Purpose and Great Power Competition

Great powers are coming into ever more active competition over the world order – however they define that and however they may want it to be.  But it seems that none have made clear why, or what anyone really is after in this contest.

Walter Russell Mead’s overview of the Shanghai Cooperation Organization, a growing association that started with China and Russia and some central Asian states, notes that its members “seek to disrupt the international system.  Yet they have no positive agenda to propose.”  It looks like an attempt to align countries together in opposition to the West, and little else.

As author Ali Wyne puts it, Russia and China have imposed limits on their own appeal.  They underestimated the democracies’ resolve and nimbleness, in sanctions and energy policy against Russia’s Ukraine war, or in AUKUS, the Quad, and other arrangements countering China’s aggressiveness.  At bottom, though, they limit themselves by their immersion in Realpolitik.  

The West has done well in these effective responses.  But to remain in this Realist game is to engage in competition for its own sake.  This stance only corroborates China’s and Russia’s underlying narrative, that the U.S., and its western allies, are simply another amoral power grouping, and that the rest of the world will benefit from a more “even” balance among blocs.  We would limit our own appeal just as they limit theirs.

Wyne poses a number of questions for Washington policy-makers, and number one is the United States competing?”  To take another step, we may note that Western democracy and rule of law offer stability and prosperity, but even that theme could fuel another competition for competition’s sake.  China has actually been trying to show its system as economically more effective, and current U.S. performance still leaves room for them to make their case.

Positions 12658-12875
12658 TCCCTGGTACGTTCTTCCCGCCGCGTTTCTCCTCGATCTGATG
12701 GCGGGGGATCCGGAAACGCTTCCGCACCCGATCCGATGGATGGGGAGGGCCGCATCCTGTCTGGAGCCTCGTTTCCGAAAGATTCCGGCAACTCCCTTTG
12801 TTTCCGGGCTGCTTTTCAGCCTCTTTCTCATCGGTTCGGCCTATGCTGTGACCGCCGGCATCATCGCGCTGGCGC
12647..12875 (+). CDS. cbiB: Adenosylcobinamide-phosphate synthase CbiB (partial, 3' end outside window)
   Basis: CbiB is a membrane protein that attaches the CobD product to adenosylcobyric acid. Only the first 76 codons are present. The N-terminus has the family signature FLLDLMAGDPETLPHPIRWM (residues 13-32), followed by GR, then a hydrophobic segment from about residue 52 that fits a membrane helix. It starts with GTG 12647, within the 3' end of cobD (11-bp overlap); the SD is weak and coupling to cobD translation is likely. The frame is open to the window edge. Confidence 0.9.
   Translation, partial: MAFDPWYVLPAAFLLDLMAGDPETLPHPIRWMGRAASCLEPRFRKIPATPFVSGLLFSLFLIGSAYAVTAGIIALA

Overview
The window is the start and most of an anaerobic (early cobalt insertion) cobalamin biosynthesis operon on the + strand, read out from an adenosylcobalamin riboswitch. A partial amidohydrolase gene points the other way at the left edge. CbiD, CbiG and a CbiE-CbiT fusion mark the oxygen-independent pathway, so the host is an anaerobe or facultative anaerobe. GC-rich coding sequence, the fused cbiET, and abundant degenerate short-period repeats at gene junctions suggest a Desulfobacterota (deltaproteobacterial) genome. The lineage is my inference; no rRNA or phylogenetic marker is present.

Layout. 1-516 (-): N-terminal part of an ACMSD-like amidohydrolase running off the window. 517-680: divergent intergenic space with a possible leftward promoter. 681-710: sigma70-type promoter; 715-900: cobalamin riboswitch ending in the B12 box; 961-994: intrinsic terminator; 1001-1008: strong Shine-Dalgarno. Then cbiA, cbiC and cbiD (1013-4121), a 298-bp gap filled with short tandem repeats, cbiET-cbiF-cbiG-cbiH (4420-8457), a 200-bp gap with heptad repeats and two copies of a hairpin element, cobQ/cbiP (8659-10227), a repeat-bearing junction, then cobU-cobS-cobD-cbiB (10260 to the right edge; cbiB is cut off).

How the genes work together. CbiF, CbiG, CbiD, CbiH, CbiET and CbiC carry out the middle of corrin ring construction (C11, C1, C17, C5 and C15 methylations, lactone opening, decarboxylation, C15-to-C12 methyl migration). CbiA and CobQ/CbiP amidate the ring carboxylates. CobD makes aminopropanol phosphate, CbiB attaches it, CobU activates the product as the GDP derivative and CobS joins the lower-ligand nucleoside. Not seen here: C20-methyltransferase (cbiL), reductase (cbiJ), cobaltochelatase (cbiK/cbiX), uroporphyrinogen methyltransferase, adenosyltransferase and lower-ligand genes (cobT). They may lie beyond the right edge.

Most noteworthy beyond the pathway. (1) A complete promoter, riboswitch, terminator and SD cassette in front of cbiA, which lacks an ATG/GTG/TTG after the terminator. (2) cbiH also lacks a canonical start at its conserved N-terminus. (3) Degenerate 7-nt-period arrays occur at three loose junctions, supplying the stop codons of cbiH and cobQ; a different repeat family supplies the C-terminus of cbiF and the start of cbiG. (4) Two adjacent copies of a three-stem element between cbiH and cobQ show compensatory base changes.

America has an affirmative purpose, which makes democracy essential and which reaches to elemental human drives.  This nation conceived itself on the primacy of personal rights, and the premise that government exists to secure those rights.  Prosperity, stability, and security are means to that end.  Even democracy, as essential as it is to determine consent of the governed, is a crucial means, not our purpose in itself. 

We must prevail against Realist threats, if only to preserve the vessel of our founding creed.  Ignoring that creed as we compete risks forfeiting our reason for competing.  Competing in clear purpose of preserving and exhibiting our creedal ethos in action will not only validate our founding tenets.  It reaches into people’s yearnings.  We will compete more effectively, and will further the human condition, simply by doing what we must for our own sake.


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